9.2.2 Neutralization:

If we add an acid to a base drop by drop, the acidic character of the acid decreases gradually. A stage will come when the resultant solution will become neutral to litmus. This stage is called neutralization. In other words when equivalent quantities of an acid and a base are mixed, salt and water are formed. A common example is the reaction between HCL and NaOH.

HCl(aq) + NaOH(aq) < ----- > NaCl(aq) + H2O(l)

The hydrogen ion (H+) which is responsible for acidic properties reacts with the hydroxide ion (OH-), which is responsible for the basic properties, producing neutral water (H-OH). Because the only change that takes place is the reaction of the hydrogen (H+) ion and hydroxide ion (OH-), the neutralization may be expressed simply as:

H+ + OH- ------à  H2O

The neutralization is an exothermic reaction.

E.g. HCl (aq) + NaOH (aq) ------à  NaCl (aq) + H2O(l) + 13700 cal/mol (57.24KJ/mol)

In case that either acid or base is not completely ionized, i.e. (weak acid or weak base) the neutralization reaction may not go to completion and the heat of neutralization may be less than 13700 cal. For example, when strong acid (HCl) reacts with weak base Ca (OH)2, the amount of heat evolved is 24700 cal/mol.

2 HCl + Ca (OH)2  ------à CaCl2 + 2H2O + 24700 cals

Fig. 9.1 shows when solutions of hydrochloric acid and sodium hydroxide are mixed, only hydrogen ions and hydroxide ions react forming water. Therefore we may write the equation: H+(aq) + OH-(aq) ------à HOH(l)


A reaction in which an acid and a base form an ionic compound (salt and water) is called neutralization reaction. If water is formed, the reaction can be classified as a double-replacement reaction.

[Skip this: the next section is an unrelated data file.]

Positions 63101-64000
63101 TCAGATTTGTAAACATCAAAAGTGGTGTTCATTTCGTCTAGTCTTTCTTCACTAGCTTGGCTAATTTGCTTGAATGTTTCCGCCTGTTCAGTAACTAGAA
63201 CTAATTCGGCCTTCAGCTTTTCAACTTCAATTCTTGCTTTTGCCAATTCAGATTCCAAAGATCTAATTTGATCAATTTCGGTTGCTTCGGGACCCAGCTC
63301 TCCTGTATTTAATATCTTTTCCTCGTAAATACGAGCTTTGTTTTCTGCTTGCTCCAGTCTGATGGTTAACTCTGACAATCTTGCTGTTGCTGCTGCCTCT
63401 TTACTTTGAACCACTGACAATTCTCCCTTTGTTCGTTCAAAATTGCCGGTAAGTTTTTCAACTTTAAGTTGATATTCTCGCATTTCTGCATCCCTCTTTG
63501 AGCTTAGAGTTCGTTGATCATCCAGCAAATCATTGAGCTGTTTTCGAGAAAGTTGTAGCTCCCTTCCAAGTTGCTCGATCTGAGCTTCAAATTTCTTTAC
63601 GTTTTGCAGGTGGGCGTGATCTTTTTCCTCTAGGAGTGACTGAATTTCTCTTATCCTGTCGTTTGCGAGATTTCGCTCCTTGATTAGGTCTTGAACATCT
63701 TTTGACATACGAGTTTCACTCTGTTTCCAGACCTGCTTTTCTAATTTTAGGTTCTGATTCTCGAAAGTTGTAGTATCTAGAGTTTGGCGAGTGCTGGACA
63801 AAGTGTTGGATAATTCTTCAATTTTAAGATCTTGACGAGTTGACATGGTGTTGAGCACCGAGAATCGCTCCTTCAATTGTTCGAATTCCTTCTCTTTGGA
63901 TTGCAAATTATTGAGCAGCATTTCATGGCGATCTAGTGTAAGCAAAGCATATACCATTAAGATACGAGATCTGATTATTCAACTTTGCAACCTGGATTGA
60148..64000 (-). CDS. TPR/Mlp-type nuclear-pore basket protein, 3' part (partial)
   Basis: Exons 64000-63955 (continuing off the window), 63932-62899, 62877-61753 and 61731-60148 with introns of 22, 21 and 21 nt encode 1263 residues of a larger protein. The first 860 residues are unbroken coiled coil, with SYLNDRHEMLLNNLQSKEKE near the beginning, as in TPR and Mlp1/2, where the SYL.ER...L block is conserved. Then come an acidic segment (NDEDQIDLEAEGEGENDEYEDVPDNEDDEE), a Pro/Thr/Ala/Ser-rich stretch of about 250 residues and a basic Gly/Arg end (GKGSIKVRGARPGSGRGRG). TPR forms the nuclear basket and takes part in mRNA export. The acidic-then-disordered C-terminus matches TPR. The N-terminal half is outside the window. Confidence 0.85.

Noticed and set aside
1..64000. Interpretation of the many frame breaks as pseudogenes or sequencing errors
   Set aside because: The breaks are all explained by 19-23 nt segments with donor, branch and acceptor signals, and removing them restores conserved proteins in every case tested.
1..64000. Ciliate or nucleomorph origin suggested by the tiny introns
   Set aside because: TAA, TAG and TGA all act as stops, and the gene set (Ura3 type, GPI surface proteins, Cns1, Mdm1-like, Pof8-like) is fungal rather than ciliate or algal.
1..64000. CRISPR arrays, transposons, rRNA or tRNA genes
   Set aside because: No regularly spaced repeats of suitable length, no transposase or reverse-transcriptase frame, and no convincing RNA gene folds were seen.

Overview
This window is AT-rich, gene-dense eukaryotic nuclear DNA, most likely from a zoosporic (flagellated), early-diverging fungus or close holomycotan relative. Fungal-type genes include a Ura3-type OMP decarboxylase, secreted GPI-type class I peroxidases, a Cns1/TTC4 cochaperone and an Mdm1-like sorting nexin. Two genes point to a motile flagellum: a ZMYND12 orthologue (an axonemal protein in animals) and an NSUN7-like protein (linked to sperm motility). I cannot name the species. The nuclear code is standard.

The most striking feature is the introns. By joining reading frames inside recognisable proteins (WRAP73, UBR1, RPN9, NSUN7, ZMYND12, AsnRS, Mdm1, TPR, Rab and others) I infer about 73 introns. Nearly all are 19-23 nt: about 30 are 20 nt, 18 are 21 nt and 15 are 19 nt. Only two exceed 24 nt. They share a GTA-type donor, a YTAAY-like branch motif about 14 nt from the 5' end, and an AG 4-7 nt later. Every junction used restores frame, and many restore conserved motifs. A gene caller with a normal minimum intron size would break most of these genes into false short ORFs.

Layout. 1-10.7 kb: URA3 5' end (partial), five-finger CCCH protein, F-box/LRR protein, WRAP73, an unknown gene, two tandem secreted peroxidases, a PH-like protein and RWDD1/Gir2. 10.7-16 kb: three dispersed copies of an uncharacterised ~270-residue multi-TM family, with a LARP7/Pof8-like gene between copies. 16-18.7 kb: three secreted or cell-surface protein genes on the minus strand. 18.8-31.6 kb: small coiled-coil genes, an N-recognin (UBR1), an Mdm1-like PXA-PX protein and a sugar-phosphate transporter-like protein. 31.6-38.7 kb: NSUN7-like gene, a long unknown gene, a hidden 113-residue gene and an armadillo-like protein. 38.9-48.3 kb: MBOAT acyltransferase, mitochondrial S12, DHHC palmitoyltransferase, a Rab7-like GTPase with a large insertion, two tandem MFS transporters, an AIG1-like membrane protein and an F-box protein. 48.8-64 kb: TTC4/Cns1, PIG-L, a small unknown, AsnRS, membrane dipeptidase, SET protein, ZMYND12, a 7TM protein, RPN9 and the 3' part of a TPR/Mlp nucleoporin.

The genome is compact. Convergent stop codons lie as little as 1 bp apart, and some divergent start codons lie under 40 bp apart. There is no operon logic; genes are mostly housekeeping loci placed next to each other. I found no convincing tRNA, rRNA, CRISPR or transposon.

9.2.3 Mono and Poly Acids and Bases (Mono Basic and Poly Basic Acids) (Basicity of Acids)

As we have seen that an acid yields the protons. Different acids have different number of protons (acidic-hydrogen) per molecule and yield different number of (H3O+) ion in a solution.

The common acids like (HCl) (HNO3) and (CH3COOH) contain only one acidic hydrogen atom per molecule. When dissolved in water 1 mole of each of these acids is capable of producing 1 mole of hydrated FT = (H3O+) ions, and in order to neutralize this solution 1 mole of (OH-) ions is required. Consequently these acids are called mono-basic acids more commonly called mono-protic acids

E.g. H-Cl(aq) + H OH(l) ----- >H3O+ (aq) + Cl-(aq)

The number of replaceable or ionizable hydrogen atoms present in molecule of an acid is called 'Basicity" of the acid. Sulphuric acid (H2SO4) contains two acidic hydrogen atoms per molecule. It can neutralize two molecules of hydroxide (OH) ions. Consequently sulphuric acid (H2SO4) is called dibasic acid (Diprotic acid). Sulphuric acid (H2SO4) dissociates in two steps:

H2SO4 (aq) + H2O (l) < ----- > H3O+ (aq) + HSO-4(aq)

HSO-4 (aq) + H2O (l) < ----- > H3O+ (aq) + SO-24(aq)

The acid like phosphoric acid (H3PO4), which contains three acidic hydrogen atoms per molecule can neutralize three molecules of (OH-)ions, so phosphoric acid (H3PO4) is called tri basic acid or (Tri-protic acid).

H3PO4 (aq) + H2O (l) < ----- > H3O+ (aq) + H2PO-14(aq)

H2PO-14(aq) + H2O (l) < ----- > H3O+ (aq) + HPO-24 (aq)

H2PO-24(aq) + H2O (l) < ----- > H3O+ (aq) + PO-34(aq)


Acids that contain two, three or more acidic hydrogen per molecule are called poly-basic acids, or more commonly poly-protic acids.

9.2.4 Mono-Acid and Poly-Acid Bases (Acidity of Bases):

Similarly, bases that produce 1 mole of (OH") ions per mole of base (such as NaOH and KOH) are called mono-acid bases. Bases that produce 2 moles of (OH) ions per one mole of base (such as Ca(OH)2 and Ba(OH)2 ) are called tri-acid bases, and bases that produce 3 moles of (OH-) ions per 1 mole of base (such as Al (OH)3 and Cr (OH)3 are called tri-acid bases. The number of ionizable or replaceable (-OH-) ions, present in a molecule of base is called acidity of the base. Bases that contain two three or more hydroxide (OH-) ions per molecule are called poly-acid bases.